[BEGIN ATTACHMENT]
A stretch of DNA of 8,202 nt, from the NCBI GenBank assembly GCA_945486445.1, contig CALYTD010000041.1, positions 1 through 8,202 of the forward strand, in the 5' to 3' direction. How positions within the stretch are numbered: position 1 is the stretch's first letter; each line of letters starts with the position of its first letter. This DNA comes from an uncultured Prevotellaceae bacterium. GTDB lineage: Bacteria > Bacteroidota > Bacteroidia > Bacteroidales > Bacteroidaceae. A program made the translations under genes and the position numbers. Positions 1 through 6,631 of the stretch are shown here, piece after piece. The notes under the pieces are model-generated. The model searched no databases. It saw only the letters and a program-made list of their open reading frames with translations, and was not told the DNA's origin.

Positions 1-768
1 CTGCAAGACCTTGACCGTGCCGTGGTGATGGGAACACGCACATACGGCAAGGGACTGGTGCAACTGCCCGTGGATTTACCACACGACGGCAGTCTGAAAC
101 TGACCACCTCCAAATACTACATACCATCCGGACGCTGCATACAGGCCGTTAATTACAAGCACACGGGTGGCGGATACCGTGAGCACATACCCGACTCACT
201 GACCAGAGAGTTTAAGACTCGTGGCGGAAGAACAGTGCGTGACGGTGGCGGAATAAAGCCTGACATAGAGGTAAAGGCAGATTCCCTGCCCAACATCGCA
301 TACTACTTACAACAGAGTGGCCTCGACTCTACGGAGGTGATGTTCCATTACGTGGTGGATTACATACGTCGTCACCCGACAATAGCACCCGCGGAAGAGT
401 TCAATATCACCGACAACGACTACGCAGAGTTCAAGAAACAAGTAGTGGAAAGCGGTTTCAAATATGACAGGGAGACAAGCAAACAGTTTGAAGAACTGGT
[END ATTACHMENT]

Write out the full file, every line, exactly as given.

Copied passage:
A stretch of DNA of 8,202 nt, from the NCBI GenBank assembly GCA_945486445.1, contig CALYTD010000041.1, positions 1 through 8,202 of the forward strand, in the 5' to 3' direction. How positions within the stretch are numbered: position 1 is the stretch's first letter; each line of letters starts with the position of its first letter. This DNA comes from an uncultured Prevotellaceae bacterium. GTDB lineage: Bacteria > Bacteroidota > Bacteroidia > Bacteroidales > Bacteroidaceae. A program made the translations under genes and the position numbers. Positions 1 through 6,631 of the stretch are shown here, piece after piece. The notes under the pieces are model-generated. The model searched no databases. It saw only the letters and a program-made list of their open reading frames with translations, and was not told the DNA's origin.

Positions 1-768
1 CTGCAAGACCTTGACCGTGCCGTGGTGATGGGAACACGCACATACGGCAAGGGACTGGTGCAACTGCCCGTGGATTTACCACACGACGGCAGTCTGAAAC
101 TGACCACCTCCAAATACTACATACCATCCGGACGCTGCATACAGGCCGTTAATTACAAGCACACGGGTGGCGGATACCGTGAGCACATACCCGACTCACT
201 GACCAGAGAGTTTAAGACTCGTGGCGGAAGAACAGTGCGTGACGGTGGCGGAATAAAGCCTGACATAGAGGTAAAGGCAGATTCCCTGCCCAACATCGCA
301 TACTACTTACAACAGAGTGGCCTCGACTCTACGGAGGTGATGTTCCATTACGTGGTGGATTACATACGTCGTCACCCGACAATAGCACCCGCGGAAGAGT
401 TCAATATCACCGACAACGACTACGCAGAGTTCAAGAAACAAGTAGTGGAAAGCGGTTTCAAATATGACAGGGAGACAAGCAAACAGTTTGAAGAACTGGT